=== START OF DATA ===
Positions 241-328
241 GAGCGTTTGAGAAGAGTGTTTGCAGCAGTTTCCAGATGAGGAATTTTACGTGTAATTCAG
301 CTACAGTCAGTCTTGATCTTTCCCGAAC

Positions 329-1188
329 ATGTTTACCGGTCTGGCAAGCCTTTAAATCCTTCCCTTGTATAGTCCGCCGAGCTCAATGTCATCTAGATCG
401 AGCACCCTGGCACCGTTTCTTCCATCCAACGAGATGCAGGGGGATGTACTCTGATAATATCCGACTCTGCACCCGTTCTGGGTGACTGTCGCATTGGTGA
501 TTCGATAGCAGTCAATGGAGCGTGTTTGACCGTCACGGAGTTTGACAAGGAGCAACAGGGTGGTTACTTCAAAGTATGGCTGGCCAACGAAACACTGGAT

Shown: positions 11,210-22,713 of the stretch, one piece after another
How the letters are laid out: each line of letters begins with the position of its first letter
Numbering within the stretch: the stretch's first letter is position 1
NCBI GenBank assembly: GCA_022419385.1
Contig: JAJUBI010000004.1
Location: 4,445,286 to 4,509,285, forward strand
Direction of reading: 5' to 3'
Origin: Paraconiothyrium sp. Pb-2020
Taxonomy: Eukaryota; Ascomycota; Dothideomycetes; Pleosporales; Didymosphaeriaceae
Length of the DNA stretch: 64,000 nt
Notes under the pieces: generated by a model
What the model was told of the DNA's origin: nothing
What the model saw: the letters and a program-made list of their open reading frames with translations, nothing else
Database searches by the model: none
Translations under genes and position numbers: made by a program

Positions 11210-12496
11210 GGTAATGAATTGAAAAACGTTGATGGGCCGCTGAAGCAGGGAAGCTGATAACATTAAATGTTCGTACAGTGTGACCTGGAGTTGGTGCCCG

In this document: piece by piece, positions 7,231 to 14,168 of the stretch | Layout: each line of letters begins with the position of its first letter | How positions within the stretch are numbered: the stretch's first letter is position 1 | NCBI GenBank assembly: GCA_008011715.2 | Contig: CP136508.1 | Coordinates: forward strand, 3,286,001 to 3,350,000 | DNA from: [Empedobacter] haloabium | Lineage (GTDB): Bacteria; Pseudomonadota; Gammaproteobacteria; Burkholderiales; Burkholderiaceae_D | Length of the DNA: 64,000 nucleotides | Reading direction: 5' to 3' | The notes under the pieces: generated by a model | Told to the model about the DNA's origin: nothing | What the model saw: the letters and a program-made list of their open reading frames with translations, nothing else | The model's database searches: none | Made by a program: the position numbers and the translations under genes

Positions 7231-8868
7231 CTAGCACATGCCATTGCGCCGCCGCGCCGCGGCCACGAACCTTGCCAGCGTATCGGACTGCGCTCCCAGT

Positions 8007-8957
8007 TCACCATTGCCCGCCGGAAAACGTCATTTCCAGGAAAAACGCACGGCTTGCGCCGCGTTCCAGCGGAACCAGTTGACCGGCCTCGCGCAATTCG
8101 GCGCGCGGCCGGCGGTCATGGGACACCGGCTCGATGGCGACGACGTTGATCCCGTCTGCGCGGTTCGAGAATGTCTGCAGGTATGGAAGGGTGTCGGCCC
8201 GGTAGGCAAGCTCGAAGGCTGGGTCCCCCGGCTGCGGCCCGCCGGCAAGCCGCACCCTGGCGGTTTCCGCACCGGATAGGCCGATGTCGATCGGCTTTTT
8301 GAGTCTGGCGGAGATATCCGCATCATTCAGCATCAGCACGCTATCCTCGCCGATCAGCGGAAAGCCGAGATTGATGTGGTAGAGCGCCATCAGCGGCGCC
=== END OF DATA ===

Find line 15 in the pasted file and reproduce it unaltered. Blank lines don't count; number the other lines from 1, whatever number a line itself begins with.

Origin: Paraconiothyrium sp. Pb-2020